- fear of crime or problems with neighbors
- pregnancy and becoming a parent
- excessive noise, overcrowding, and pollution
- uncertainty or waiting for an important outcome
Many circumstances are going to affect many people but not others. Past experience can have an impact on how a person reacts.
There’s no clear cause, sometimes. Problems with mental health, such as depression or an accumulated sense of frustration and anxiety, can make some people feel more anxious than others.
After a traumatic event, some people experience ongoing pain, such as an accident or some kind of violence. Post-traumatic stress disorder (PTSD) is known as this. Those who work in stressful jobs, like the military or emergency services, will have a debriefing session after a major incident, and they will be tested for PTSD.
The physical effects of stress include:
- pain in the back or chest
- cramps or muscle spasms
- erectile dysfunction and loss of libido
- heart disease
- high blood pressure
- lower immunity against diseases
- muscular aches
- nervous twitches
- pins and needles
- sleeping difficulties
- stomach upset
A 2012 study suggested that the stressors experienced by parents, such as financial troubles or the management of a single-parent household, could lead to obesity in their children.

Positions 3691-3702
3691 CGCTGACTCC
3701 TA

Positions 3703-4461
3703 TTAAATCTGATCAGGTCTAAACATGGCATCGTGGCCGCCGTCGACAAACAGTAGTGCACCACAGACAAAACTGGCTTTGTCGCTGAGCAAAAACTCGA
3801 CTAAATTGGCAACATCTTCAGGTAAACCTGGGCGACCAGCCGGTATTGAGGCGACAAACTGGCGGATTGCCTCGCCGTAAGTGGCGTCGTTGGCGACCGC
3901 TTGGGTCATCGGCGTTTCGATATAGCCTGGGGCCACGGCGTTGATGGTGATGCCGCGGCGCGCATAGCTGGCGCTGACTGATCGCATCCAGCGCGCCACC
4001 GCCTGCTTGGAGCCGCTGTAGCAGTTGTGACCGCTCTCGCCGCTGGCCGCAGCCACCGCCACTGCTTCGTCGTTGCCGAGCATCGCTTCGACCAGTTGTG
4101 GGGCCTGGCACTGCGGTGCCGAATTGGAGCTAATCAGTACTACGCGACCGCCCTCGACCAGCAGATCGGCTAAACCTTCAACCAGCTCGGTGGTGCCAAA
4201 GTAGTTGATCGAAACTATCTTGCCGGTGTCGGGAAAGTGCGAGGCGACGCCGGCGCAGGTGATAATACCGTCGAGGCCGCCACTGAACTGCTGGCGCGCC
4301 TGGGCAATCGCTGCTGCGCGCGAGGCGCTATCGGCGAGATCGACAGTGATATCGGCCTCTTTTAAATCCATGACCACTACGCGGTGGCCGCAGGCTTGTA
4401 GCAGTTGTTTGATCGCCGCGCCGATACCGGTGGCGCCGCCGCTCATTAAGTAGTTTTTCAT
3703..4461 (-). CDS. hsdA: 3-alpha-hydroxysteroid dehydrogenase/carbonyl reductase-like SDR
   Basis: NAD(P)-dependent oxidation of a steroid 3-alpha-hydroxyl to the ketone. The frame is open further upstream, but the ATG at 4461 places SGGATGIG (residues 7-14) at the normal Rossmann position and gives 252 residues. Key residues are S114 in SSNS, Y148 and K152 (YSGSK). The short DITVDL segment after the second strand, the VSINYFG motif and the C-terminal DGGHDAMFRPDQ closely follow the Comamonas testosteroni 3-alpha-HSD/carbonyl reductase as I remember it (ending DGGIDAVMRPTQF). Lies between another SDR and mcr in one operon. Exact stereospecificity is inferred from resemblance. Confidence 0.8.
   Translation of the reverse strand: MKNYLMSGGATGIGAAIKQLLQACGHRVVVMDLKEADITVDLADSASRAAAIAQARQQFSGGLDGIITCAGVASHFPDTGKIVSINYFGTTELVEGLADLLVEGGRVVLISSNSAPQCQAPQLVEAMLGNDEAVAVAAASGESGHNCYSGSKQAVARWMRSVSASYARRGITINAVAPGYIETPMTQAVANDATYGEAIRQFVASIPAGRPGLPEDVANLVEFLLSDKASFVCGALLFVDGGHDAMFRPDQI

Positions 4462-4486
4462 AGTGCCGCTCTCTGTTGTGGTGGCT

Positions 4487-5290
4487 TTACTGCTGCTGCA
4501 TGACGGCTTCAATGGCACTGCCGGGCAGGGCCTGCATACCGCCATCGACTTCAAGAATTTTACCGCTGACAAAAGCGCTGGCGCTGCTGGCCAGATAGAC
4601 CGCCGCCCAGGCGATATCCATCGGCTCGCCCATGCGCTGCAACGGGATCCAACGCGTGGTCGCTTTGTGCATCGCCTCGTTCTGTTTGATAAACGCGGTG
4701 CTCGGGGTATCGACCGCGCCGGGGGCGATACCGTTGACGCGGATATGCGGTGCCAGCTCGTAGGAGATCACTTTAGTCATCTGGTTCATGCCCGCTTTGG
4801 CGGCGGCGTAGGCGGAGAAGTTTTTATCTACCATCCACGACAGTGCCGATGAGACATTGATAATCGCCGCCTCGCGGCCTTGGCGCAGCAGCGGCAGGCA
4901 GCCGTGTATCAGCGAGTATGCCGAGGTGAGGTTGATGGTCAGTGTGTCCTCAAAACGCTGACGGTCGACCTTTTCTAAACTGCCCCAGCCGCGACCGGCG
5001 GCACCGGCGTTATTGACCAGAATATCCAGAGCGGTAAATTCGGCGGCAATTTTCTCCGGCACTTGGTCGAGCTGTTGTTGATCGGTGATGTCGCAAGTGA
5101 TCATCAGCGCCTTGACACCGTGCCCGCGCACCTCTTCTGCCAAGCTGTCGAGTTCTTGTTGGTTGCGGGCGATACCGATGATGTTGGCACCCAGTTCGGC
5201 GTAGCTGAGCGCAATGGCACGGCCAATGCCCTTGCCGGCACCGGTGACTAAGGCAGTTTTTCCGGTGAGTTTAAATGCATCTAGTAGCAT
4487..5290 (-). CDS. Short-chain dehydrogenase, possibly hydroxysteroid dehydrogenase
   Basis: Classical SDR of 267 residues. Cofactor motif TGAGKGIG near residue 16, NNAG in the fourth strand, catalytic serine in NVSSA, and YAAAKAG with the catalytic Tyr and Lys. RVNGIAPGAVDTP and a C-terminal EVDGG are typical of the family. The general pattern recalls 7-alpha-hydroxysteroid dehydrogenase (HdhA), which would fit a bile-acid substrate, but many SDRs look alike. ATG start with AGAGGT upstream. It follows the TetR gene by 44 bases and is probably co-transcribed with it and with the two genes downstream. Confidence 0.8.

Emotional reactions can include:
- concentration issues
- a feeling of insecurity
- nail biting
Behaviors linked to stress include:
- food cravings and eating too much or too little
- sudden angry outbursts
- drug and alcohol abuse
- higher tobacco consumption
- social withdrawal
- frequent crying
- relationship problems
A doctor normally diagnoses stress by asking the patient about the symptoms and events in life.
Diagnosis is difficult. This depends on a lot of factors. Questionnaires, biochemical tests and physiological methods were used but these may not be objective or accurate.
A detailed, stress-oriented, face-to-face interview is the most direct way to diagnose stress and its effects upon a person.
Treatment involves self-help, and certain medications in cases where stress is caused by an underlying condition.
Therapies which may help relax include aromatherapy or reflexology.
Most insurance providers cover this kind of treatment, but be sure to check before continuing with this treatment .
Doctors will not usually prescribe medicines to cope with stress, unless the patient has an underlying disease, such as depression or an anxiety type.
The doctor, in this situation, treats a mental disorder and not the stress.
In such cases it may be prescribed an antidepressant. There is a risk, though, that the medication will only mask the stress, rather than help you deal with it and cope. Antidepressants may have adverse effects, too.
Developing prior to stress hits some coping mechanisms may help a person manage new challenges and maintain physical and mental health. If you already feel overwhelming stress, seek medical assistance.
Here are a few lifestyle choices you can take to manage or prevent an overwhelmed feeling.